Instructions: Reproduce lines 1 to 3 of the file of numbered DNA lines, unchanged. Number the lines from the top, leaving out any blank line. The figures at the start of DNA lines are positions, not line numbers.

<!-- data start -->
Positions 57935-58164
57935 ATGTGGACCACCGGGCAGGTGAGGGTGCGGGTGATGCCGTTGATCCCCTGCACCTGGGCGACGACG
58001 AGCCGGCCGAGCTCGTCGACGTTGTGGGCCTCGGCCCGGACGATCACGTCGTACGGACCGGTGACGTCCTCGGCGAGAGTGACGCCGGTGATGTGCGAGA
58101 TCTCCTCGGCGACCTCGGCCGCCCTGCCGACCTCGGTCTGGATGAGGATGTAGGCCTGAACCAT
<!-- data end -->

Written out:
Positions 57935-58164
57935 ATGTGGACCACCGGGCAGGTGAGGGTGCGGGTGATGCCGTTGATCCCCTGCACCTGGGCGACGACG
58001 AGCCGGCCGAGCTCGTCGACGTTGTGGGCCTCGGCCCGGACGATCACGTCGTACGGACCGGTGACGTCCTCGGCGAGAGTGACGCCGGTGATGTGCGAGA